[Poland] The best thing since sliced bread is one that’s homemade

Back in the day when I was a little kid, access to the Internet was not as widespread as nowadays. In fact, I remember begging my parents so that they would let me use their, ancient now, ZX Spectrum machine to type some sentences in the Tag text editor. Entertainment via technology was a rarity, and so I spent each evening reading books. 

As a child, I had a special preference for books with images, so when I ran out of fiction, I moved on to various encyclopedias, which we had heaps of. The adult ones from the sixties came in six intimidating books and had both images in black and white, and several thicker pages in color. These pages were my favorite and featured animals, plants and indigenous people of various regions. They also had all the terms I could possibly think of. Then in the late nineties my grandparents got us new, colored encyclopedias. These had much fewer images, but all of them were in color. Then there were illustrated English dictionaries for kids which I knew by heart by the age of seven but I kept looking at them because they portrayed a simple drawing of a naked guy to list his major body parts. Then there were multiple geographical atlases which I loved, and finally, illustrated ancient history books, which were my other favorite.

The latter was where I first read about the origins of bread, how it was initially just flour with water, baked on the open fire, and how flour was just dried grains, crushed with stone tools against a larger stone. And then I found out that the bread and pastries we know now were born unplanned, as wild yeast accidentally contaminated the dough and it rose, allowing our predecessors to further experiment and mix other ingredients into it. That made me think of bread less as something very basic and more as something very innate. I always thought of baking your own bread as the most heart-warming, soul-uplifting and cozy homemaking experience.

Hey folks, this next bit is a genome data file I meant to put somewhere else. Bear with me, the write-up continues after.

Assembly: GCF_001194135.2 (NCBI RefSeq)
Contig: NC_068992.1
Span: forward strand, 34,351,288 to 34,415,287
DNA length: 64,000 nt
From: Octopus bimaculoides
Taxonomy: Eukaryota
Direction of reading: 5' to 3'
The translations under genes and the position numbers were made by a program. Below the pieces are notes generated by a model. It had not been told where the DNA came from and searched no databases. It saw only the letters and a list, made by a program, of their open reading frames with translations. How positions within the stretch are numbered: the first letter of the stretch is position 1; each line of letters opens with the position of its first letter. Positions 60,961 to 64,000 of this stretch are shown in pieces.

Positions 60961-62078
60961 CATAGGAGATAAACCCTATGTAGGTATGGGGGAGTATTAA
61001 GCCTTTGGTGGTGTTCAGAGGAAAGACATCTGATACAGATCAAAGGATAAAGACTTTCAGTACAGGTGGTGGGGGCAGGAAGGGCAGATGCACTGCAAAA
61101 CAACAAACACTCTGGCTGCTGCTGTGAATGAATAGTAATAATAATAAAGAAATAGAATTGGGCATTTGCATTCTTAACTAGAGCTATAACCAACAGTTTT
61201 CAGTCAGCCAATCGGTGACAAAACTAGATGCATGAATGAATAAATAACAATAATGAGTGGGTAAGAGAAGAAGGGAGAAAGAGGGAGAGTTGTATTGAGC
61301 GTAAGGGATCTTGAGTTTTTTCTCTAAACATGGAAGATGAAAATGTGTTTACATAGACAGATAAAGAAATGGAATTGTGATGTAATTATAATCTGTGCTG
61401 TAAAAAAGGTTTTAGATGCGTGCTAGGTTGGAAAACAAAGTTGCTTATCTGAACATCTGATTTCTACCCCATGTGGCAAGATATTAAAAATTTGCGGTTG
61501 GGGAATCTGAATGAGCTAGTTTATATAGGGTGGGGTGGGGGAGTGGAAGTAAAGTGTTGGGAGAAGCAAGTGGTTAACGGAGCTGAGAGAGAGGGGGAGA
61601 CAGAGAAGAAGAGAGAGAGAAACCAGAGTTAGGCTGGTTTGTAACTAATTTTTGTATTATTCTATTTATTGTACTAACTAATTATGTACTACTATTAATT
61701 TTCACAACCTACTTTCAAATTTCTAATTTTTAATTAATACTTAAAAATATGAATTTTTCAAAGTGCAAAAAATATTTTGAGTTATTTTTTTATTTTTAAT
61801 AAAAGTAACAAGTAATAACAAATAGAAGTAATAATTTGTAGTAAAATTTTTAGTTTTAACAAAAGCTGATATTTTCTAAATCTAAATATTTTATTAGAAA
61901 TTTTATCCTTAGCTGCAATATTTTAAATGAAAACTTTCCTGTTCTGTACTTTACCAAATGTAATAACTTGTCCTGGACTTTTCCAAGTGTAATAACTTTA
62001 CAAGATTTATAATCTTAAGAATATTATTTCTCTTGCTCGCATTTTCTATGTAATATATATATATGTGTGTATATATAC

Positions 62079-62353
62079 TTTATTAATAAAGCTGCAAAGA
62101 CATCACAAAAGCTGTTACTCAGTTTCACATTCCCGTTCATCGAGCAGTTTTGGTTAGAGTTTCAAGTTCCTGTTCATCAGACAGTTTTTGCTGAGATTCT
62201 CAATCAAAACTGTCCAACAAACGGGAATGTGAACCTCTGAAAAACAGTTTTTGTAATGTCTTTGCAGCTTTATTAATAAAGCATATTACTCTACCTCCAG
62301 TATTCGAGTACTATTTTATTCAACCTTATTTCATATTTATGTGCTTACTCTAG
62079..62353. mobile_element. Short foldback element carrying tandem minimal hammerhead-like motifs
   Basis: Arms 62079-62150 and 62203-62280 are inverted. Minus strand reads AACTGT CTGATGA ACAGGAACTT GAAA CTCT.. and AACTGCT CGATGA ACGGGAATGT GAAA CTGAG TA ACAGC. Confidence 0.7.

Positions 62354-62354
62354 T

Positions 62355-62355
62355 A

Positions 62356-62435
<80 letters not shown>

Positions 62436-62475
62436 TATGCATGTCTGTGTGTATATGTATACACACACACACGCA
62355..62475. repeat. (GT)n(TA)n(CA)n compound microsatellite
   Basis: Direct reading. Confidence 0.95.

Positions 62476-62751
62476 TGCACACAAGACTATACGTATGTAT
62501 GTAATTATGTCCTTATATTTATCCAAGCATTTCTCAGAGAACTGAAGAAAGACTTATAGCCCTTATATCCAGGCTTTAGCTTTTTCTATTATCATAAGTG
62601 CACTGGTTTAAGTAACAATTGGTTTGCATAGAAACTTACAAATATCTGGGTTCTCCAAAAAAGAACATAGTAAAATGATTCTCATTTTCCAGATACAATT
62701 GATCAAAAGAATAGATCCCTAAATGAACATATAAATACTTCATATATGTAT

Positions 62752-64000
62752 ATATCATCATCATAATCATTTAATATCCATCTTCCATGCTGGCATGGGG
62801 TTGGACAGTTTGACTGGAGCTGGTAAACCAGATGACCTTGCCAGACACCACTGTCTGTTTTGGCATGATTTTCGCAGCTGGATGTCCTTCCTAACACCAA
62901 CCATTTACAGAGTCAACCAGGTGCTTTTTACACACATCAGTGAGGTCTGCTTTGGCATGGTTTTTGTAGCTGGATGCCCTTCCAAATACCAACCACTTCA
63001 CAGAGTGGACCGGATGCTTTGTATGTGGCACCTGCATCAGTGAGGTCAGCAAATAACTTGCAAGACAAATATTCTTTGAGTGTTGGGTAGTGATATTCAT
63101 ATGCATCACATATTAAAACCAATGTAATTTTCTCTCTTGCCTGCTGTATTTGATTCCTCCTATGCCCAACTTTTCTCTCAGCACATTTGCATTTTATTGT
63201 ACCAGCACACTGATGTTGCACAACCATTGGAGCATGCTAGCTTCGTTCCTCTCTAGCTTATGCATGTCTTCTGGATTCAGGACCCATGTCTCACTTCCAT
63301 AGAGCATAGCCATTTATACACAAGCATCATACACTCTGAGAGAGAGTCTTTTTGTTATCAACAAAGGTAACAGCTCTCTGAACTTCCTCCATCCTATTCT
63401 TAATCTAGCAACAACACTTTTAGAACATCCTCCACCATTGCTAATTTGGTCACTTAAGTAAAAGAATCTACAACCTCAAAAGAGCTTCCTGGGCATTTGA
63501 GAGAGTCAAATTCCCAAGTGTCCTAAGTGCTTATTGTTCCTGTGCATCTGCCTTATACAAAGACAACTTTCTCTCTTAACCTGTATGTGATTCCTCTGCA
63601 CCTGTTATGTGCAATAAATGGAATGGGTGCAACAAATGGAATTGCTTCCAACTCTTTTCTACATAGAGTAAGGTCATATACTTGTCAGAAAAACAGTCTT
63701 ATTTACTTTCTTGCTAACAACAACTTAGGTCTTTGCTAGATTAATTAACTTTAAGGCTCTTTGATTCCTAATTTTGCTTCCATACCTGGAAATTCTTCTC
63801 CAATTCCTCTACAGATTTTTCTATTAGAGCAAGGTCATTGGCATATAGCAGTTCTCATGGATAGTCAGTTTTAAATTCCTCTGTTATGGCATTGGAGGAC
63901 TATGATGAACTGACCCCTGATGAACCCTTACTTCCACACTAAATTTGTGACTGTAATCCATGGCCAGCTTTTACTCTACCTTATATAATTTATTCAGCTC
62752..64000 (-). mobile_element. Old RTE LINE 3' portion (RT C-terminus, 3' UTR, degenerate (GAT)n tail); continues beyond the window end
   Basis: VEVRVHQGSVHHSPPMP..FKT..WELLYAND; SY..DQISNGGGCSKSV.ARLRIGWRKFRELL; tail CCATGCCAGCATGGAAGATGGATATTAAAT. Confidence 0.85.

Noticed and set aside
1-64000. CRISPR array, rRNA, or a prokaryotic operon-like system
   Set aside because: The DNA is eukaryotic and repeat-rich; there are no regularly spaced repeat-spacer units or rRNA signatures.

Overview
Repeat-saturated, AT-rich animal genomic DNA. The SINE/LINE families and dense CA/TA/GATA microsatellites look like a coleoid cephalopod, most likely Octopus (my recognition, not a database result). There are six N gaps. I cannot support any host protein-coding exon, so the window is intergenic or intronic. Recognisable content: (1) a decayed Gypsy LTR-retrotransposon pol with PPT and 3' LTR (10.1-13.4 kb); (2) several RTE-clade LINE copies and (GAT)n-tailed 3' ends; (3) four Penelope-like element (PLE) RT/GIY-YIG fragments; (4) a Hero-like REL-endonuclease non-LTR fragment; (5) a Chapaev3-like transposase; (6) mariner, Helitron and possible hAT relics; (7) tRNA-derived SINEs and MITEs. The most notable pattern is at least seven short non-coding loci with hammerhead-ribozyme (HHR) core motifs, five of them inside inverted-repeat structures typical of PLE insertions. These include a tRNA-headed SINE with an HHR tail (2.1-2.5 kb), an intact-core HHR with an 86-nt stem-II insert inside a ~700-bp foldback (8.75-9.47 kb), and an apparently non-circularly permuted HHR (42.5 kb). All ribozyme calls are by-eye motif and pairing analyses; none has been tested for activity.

What I really like about eating a simple diet is not just that it’s helping me eliminate the foods that don’t help me in any way or even bother me, or that it’s making me feel like I take care of myself and eat healthfully, or that it’s frugal and helps me save some money on shopping. I love the idea of eating like my ancient predecessors with a contemporary twist. I would like to introduce you to the simplest one-ingredient (or two, if you count water) vegan, gluten-free bread, which came into being just as its earliest predecessors did: out of grains and water. As a person from Central Europe, where buckwheat is part of our culinary heritage, I felt like this recipe is a touch of the past – and yet another throwback to childhood. I first read about it on the Green Creator’s blog, and then simplified it and made my own creation:

Ingredients:
4 cups of white buckwheat grains
cold water to cover the grains

Optional:
salt, pepper, paprika, oregano, powdered garlic etc.
shredded nuts, seeds (pumpkin, sunflower, hemp, sesame, chia etc.)
millet grains

Preparation:
Put the buckwheat in your baking pan and cover with water so that it has about an inch of room under the water to soak and swell. Leave it in the fridge for 24 to 48 hours and mix every evening and morning. After the soaking is done and there is still more than 1/2 inch water, you can pour some out.

The consistency of the dough after blending the soaked grains

Add your spices, nuts, and seeds – before or after blending the dough, to achieve the desired consistency. Blend it in a food processor to achieve a more creamy texture. It does not need to be smooth – chunks of nuts and grains are fully acceptable.

My bread during baking, turned over for a more crunchy crust as per the Green Creator’s recipe recommendation – it works! 

Bake in the oven for approximately two hours, but make sure to check up on it after an hour and then every 20 minutes.

A note from me:
After it’s baked, make sure not to try to cut it before it cools down (leave it out overnight, covered with a paper towel), and cut it into fairly thick slices, as it may be prone to crumble.

Woman Restated

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